The Latest: Idaho governor reflects on accomplishments

The Latest: Idaho governor reflects on accomplishments

The Latest on State of the State in Idaho (all times local):

1 p.m.

Gov. C.L. “Butch” Otter’s final “State of the State” address begins with announcing Idaho is in a better place than when he took over office 12 years ago.

Otter said Monday that the governmental growth has remained limited during his three terms in the executive office, but the state has made important investments with its tax revenue.

The Republican governor is not seeking a fourth term.

Otter uses the annual speech to outline his budget and policy priorities for the upcoming fiscal year 2019. This year, Otter is asking lawmakers to raise the budget 6.6 percent – bringing the budget total to roughly $3.6 billion.

The budget includes a proposed $192 million of tax cuts for Idahoans.


10:15 a.m.

Idaho Republican senators have elected new legislative leaders before the 2018 session officially kicks off.

Former Senate Majority Leader Bart Davis resigned earlier this year after being appointed to serve as U.S. Attorney for Idaho. This caused an opening among the four GOP legislative leadership positions in the Idaho Senate.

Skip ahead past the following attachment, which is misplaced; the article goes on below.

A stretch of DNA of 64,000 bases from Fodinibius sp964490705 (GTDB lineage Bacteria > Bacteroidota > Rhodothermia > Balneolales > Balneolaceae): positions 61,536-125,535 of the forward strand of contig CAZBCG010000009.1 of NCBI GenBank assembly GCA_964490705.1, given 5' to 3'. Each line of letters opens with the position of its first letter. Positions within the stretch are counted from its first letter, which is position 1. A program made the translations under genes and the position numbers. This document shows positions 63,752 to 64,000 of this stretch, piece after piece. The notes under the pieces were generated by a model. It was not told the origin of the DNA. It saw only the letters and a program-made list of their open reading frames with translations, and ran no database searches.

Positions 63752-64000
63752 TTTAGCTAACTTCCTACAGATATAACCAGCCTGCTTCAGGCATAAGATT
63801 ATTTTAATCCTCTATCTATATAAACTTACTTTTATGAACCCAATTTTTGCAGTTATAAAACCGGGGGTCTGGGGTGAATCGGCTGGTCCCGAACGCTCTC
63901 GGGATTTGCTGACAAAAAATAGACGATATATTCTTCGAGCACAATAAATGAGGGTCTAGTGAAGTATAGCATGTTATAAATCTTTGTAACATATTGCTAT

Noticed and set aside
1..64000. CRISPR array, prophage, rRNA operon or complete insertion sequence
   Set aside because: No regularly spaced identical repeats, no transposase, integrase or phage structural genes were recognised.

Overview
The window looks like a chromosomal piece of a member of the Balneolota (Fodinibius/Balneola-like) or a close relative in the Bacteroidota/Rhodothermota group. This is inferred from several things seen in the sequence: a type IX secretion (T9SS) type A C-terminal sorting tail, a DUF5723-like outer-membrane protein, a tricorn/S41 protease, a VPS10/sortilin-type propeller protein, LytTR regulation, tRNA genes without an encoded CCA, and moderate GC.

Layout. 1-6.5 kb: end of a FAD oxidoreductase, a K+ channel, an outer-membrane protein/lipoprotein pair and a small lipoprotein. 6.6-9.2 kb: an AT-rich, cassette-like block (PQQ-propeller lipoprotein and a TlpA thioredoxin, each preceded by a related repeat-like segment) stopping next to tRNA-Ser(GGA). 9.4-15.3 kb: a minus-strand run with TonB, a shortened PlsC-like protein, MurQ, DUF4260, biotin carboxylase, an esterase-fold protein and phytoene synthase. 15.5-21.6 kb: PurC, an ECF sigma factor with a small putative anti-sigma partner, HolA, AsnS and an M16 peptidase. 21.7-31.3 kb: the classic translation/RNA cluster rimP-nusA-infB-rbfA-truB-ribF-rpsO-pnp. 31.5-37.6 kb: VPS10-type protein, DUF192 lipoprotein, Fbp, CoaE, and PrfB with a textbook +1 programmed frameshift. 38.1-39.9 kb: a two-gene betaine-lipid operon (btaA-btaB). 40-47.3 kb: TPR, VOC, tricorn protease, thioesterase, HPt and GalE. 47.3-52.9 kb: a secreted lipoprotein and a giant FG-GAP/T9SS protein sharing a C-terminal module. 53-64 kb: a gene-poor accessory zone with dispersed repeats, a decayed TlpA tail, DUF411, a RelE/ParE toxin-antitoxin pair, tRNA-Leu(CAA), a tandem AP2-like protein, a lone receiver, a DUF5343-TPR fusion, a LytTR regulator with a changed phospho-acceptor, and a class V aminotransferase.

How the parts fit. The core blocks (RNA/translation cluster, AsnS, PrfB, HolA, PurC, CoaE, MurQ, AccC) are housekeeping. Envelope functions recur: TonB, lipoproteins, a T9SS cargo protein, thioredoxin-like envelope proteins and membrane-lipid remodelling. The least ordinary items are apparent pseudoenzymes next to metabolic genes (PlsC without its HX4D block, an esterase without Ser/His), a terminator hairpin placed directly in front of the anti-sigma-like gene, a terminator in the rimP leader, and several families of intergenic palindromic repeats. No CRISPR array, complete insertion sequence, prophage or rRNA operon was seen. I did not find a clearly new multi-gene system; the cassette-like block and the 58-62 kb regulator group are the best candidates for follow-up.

Secret balloting on Monday resulted in Sen. Chuck Winder as majority leader – who previously served as assistant majority leader. Sen. Steve Vick then won assistant majority leader against Sen. Todd Lakey, who previously served as caucus chairman.

Finally, Sen. Kelly Anthon won caucus chairman in a four-way race. None of the ballot totals were revealed because voting is held behind closed doors.

Republican leadership races are significant, because just who is in charge helps decide which issues become priorities and which legislative proposals can get consideration.


7 a.m.

Idaho Gov. C.L. “Butch” Otter is expected to give his twelfth and final “State of the State” address on Monday afternoon.

The speech kicks off the start of the 2018 legislative session, with state lawmakers, members of the judiciary and other leaders gathering in the Statehouse to hear Otter’s remarks.

Otter has served three terms as governor in Idaho and has said he won’t seek re-election this year.

The governor typically uses the speech to outline his budget and policy priorities for the session. State lawmakers will then spend the next few months in Boise working to balance the state budget and pass legislation.

The speech begins at 1 p.m. MST.